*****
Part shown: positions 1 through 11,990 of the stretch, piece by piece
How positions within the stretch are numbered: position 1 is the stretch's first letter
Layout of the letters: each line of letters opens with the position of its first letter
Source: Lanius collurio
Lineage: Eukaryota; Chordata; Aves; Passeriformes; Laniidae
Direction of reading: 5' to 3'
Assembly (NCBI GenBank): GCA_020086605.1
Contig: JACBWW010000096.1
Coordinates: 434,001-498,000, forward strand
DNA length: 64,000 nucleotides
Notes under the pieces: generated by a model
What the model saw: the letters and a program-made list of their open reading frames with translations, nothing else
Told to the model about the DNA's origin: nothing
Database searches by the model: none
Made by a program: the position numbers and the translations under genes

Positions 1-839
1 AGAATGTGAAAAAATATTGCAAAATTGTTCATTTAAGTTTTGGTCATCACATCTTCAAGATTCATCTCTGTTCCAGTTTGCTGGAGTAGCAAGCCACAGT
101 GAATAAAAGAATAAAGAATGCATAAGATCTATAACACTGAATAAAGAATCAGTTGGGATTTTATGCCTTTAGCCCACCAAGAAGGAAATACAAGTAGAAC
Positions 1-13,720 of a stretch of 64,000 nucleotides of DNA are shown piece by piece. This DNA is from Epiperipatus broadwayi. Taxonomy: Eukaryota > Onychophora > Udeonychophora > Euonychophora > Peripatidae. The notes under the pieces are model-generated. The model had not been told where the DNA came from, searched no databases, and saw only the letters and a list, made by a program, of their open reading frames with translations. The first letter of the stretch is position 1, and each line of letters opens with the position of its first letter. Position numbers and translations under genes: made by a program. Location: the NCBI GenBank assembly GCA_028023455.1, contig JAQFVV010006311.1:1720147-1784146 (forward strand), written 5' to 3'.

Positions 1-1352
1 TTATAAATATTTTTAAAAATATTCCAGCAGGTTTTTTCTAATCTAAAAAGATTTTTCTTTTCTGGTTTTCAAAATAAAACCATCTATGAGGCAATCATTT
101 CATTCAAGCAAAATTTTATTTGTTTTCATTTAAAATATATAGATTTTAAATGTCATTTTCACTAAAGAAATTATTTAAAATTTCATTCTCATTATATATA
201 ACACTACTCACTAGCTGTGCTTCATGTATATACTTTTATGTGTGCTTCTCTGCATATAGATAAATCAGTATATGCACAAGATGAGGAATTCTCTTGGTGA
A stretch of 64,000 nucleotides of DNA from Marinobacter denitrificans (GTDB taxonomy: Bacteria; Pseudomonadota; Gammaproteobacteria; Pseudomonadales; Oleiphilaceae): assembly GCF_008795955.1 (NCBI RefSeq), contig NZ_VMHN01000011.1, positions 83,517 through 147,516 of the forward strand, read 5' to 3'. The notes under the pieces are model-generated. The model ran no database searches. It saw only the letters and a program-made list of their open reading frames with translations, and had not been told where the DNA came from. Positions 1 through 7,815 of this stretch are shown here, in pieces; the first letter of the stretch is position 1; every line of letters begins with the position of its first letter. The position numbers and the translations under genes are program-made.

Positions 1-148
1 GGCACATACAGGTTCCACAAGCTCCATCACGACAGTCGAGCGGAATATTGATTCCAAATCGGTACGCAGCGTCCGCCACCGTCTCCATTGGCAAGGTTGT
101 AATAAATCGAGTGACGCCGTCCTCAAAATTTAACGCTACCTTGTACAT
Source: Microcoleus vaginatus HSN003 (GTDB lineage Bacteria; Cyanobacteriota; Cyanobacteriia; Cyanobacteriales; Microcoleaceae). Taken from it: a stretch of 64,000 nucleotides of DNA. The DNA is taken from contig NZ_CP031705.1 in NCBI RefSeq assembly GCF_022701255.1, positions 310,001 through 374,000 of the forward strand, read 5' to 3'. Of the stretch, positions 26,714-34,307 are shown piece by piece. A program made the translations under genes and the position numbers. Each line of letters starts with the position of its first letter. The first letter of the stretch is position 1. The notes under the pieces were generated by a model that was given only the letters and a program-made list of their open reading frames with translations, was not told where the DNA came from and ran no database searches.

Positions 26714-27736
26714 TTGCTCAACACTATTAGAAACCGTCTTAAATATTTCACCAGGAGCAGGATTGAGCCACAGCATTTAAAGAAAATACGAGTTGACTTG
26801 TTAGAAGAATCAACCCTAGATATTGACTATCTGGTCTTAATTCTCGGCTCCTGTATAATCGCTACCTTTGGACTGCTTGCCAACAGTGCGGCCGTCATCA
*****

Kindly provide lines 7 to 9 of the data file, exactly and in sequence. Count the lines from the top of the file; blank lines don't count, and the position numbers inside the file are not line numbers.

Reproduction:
Assembly (NCBI GenBank): GCA_020086605.1
Contig: JACBWW010000096.1
Coordinates: 434,001-498,000, forward strand